In the technical, legal vocabulary of a Kantian deduction analyzed by Dieter Henrich, a transcendental argument
validates or legitimates a form of cognition by uncovering its origin or a priori conditions of possibility.
On Kant's Response to Hume: The Second Analogy as Transcendental Argument
. En Transcendental Arguments
If thinking comes after sensing, as it does phylogenetically and ontogenetically, then the thing-at-itself is an after-thought, as are all results of transcendental arguments
; an after-thought about a merely logical antecedent.
However, unlike other forms of philosophical argumentation, "the interest of a transcendental argument
clearly does not lie in the formal derivation of the conclusion, which is trivial; but in the production of the knowledge of the major premiss (i.e.
Even if the transcendental argument
here presented is convincing and the modal proof of this paper is sound in S5, we have to consider further problems, because ultimately founded entities must not depend on contingent conditions.
While D'Oro has done a masterful job of setting the record straight on the matter of Collingwood's alleged conversion to historicism, as well as clarifying Collingwood's theory of metaphysics as a form of transcendental argument
and explaining how Collingwood's theory of historical explanation comes together as the logical outcome of his philosophy of mind, more attention needs to be given to the relationship between Collingwood's theory of human self-making and his claim that, when properly practiced, history is a school of practical and political wisdom.
Then the transcendental argument
from (A) to (B) would show that once the skeptic has granted the A-claim, he must concede the truth of the B-claim.
To justify such a presupposition requires "a transcendental argument
from the very possibility of the projects of communication and inquiry" (p.
What is a priori about this deepest level is that it amounts to a certain dialectical transcendental argument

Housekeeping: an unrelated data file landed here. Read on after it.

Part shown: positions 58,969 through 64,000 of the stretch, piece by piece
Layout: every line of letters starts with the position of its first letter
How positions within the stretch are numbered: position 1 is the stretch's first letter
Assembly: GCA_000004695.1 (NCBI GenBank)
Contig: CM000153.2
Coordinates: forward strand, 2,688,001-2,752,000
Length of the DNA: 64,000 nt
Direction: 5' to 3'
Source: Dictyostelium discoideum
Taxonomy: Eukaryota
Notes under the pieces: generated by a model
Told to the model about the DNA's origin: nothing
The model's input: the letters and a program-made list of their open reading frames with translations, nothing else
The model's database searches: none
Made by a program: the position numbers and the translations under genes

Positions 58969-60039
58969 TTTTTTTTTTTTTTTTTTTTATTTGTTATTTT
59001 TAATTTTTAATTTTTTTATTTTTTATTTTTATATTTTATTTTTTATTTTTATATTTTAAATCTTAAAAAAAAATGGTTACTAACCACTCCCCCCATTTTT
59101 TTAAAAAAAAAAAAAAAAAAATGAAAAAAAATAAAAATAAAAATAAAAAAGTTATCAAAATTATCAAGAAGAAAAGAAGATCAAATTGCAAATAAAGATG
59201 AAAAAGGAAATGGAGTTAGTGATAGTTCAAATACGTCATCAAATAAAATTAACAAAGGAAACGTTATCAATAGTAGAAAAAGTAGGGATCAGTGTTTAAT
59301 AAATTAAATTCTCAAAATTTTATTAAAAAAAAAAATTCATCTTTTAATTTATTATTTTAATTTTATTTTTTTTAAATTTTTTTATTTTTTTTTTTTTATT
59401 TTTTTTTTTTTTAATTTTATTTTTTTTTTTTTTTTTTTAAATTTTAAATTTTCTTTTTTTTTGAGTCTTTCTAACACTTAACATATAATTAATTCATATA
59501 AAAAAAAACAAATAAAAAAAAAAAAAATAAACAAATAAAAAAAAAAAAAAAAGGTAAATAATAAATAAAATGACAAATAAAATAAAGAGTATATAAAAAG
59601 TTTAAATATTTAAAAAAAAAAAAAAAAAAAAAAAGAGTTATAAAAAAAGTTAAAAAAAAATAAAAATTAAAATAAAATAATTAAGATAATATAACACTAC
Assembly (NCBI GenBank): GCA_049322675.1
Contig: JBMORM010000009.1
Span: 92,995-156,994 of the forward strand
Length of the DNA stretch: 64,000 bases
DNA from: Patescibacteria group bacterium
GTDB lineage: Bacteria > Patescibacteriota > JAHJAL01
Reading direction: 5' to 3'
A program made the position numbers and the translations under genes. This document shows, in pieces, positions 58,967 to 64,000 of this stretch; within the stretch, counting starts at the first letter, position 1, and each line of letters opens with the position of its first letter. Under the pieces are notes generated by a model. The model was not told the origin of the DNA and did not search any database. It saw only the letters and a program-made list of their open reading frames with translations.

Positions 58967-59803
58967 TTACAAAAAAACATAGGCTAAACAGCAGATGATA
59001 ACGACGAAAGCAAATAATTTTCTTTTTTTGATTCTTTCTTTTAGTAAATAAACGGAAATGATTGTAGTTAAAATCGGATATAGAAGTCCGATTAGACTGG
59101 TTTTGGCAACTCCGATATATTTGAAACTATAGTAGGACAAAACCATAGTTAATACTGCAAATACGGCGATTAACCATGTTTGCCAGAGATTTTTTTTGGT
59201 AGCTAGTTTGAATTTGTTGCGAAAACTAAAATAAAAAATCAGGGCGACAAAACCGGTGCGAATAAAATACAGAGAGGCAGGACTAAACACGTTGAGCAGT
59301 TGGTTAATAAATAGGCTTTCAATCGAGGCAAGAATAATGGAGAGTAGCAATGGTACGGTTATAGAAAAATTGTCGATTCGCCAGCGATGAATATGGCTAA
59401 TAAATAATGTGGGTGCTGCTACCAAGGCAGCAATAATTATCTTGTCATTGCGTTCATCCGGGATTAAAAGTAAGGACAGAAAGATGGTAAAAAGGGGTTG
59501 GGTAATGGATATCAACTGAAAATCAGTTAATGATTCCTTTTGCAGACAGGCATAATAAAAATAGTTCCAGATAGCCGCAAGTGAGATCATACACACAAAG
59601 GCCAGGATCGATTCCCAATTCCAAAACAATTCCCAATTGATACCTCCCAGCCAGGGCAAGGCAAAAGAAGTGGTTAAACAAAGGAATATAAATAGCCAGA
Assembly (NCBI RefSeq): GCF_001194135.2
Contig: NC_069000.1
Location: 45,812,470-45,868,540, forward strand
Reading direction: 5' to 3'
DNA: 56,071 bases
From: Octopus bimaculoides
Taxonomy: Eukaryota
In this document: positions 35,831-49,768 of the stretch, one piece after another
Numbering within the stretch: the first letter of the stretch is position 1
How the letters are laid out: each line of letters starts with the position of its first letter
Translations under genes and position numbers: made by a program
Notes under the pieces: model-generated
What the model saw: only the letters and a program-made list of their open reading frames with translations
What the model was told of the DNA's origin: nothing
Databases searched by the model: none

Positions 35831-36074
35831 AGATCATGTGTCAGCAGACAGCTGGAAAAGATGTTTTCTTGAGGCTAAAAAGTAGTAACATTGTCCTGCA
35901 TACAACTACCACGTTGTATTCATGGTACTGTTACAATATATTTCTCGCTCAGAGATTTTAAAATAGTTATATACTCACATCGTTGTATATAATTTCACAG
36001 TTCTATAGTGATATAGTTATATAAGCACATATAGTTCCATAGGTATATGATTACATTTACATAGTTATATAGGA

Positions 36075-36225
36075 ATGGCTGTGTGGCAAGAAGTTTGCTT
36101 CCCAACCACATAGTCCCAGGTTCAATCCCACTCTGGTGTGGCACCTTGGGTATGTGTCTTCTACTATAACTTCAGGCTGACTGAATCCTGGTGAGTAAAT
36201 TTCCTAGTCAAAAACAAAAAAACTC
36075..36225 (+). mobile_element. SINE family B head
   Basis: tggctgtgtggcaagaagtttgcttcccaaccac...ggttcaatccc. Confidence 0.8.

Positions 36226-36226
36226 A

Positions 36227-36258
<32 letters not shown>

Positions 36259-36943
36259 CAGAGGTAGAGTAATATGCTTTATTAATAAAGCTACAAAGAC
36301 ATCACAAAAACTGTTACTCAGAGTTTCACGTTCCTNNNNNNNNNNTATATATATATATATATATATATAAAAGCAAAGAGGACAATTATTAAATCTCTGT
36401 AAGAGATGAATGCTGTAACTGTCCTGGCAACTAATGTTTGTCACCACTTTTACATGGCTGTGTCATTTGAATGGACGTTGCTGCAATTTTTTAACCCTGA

that the sphere of ownness presupposes that of a fundamental otherness, that what is own can be understood only as an (anonymous) other, and this relation of self-other must already obtain intrasubjectively, or in Taipale's words: "Our experience of others as objects is preceded by the 'Urgemeinschaftung of our intentional life, the Ineinander of the others in us,' and the actual other is a particular exemplar of this anonymous anybody implicated in our perception." I agree that this a priori intersubjectivity must be assumed before any concrete other (at the level of the social, shared world) can become encountered.
In light of this restriction, a transcendental argument
is called for, which would demonstrate that the necessary conditions for positing this question include the subjection of this reality to natural laws.
Willatt specifies the requirements for the transcendental argument
enabled by the architectonic method: 'the argument must be inclusive and internalizing, providing the conditions of the possibility of experience exhaustively and so without remainder.
To his credit, Craig does appeal to some argument, specifically, to a Kantian transcendental argument
. According to Craig, the Kantian or neo-Kantian philosopher 'defends the validity of the causal proposition as the expression o the operation of a mental a priori category of causality which the mind brings to experience'  p.